Fourth of July weekend. The celebration of
Independence Day. The weekend when many of our fellow countrymen declare that
they’ve had enough of the “oppression” of coming to hear God’s Word and receive
the gifts of His Absolution and of His body and blood for the forgiveness of
sins. They revolt from His kingdom by disappearing from our midst for several
Some will return after Labor Day to accept the peace
treaty our patient and loving heavenly Father always extends. He continually
holds forth the olive branch of reconciliation; that everlasting symbol of
peace which the dove brought back to Noah at the ark. It is the sign that the
sparkler-hot fire of God’s wrath has been quenched for all time by the flood of
blood and water which flowed from your Savior’s pierced side.
Don’t get me wrong—I’m certainly not cynical about
Independence Day itself. I’m as patriotic as the next person. I recognize and
deeply appreciate the freedoms this nation offers and stands for. I’m grateful
for the sacrifices—great and small—that so many have made throughout the course
of our country’s history. We stand in awe and rightly honor those who have
given their efforts, their blood, and their very lives to keep this nation
free. I cannot begin to express just what this country means to me, and you
would probably have a hard time understanding if I tried to explain. I
wouldn’t want to live anywhere else, unless it were God’s will.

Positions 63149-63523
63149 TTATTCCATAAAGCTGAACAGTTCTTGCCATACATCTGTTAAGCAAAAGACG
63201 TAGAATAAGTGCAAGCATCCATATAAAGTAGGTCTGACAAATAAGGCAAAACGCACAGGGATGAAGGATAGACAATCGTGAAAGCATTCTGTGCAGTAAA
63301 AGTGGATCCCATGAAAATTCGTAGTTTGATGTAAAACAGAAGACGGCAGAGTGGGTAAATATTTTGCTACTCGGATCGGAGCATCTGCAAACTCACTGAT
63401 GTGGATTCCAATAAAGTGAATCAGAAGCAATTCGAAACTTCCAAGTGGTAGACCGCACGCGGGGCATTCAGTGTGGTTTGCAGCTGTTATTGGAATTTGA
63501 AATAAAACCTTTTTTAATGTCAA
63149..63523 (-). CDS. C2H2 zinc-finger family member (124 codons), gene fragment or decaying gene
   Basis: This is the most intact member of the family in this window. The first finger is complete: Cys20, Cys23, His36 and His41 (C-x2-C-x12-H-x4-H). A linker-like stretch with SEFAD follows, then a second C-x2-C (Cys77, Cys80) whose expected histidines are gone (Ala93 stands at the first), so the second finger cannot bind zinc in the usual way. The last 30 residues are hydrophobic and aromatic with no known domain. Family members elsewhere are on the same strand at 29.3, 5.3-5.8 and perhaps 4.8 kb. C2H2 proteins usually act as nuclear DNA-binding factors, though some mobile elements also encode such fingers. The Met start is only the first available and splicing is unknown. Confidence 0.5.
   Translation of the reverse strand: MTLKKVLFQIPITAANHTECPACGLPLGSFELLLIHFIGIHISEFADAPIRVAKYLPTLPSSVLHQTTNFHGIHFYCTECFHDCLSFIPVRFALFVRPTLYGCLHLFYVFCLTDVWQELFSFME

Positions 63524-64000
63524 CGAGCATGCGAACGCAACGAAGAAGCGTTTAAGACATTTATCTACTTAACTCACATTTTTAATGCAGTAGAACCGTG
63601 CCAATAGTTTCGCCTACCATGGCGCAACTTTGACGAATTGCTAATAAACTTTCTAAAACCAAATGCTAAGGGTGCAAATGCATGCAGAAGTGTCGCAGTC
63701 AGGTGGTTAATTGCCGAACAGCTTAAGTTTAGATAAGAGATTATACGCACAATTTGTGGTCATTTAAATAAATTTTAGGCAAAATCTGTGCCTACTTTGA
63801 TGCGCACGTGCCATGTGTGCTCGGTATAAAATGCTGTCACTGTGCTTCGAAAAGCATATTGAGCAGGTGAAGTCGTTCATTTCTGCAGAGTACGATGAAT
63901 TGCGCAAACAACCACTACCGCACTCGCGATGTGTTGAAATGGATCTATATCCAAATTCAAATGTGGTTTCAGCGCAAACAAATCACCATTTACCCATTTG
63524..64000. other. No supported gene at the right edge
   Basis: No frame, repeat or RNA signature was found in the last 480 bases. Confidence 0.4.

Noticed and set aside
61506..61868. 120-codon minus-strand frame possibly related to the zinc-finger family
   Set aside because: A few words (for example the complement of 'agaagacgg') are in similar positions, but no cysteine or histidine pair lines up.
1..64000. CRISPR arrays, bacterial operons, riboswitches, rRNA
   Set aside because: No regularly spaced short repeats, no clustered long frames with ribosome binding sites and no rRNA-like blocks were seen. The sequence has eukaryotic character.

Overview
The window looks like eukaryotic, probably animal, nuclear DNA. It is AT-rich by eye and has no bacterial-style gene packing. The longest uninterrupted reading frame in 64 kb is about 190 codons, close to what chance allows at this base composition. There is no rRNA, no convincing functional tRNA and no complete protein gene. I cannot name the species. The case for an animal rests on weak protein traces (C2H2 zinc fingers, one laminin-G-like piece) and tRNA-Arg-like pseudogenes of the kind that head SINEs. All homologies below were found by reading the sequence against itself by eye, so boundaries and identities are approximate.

Yet the more I learn about history and God’s Word, the
more I have to smile whenever I hear someone say that this country was founded
on Christian principles, or that the founding fathers were paragons of the
Christian faith, or that America and its independence and prosperity and power
are somehow linked to being God’s special, chosen nation.
High-minded platitudes aside, we’re a nation founded
on the bedrock of the almighty dollar—or rather, the British pound sterling.
Simple greed and poorly-executed economic policy had as much to do with our
founding as did any desire for human rights, justice, or representative
Defending the American colonies from the French had
been costly for the British Empire, and when Britain instituted very modest
taxes by today’s standards in order to recover some of the cost of the French
& Indian War, our noble forebears had a hissy-fit. The king and his
cronies back in England were cutting into profit margins.
A quick look at God’s Word in Romans 13 reveals:
Let every person be subject to the governing authorities. For there is
no authority except from God, and those that exist have been instituted by God.
Therefore whoever resists the authorities resists what God has
appointed, and those who resist will incur judgment. For rulers are not a
terror to good conduct, but to bad. Would you have no fear of the one who is in
authority? Then do what is good, and you will receive his approval, for he is God’s
servant for your good. But if you do wrong, be afraid, for he does not bear the
sword in vain. For he is the servant of God, an avenger who carries out God’s
wrath on the wrongdoer. (Romans 13:1-4)
Jesus, too, made clear the obligations of citizens to obey
the governmental authorities, especially in the matter of taxes, when He told
“Therefore render to Caesar the things that are Caesar’s, and to God
the things that are God’s.”
So, then, the American Revolution which created this
nation was a rebellion against a governing authority which could exist only
with God’s allowance and which was levying reasonable taxes for legitimate
purposes under the authority it had. Was this revolution an action which was
in accordance with God’s Word, or was it a breaking of His Law—and therefore a
If we’re intellectually and theologically honest, we
have to admit that—in spite of the wonderful blessing it is to us today and in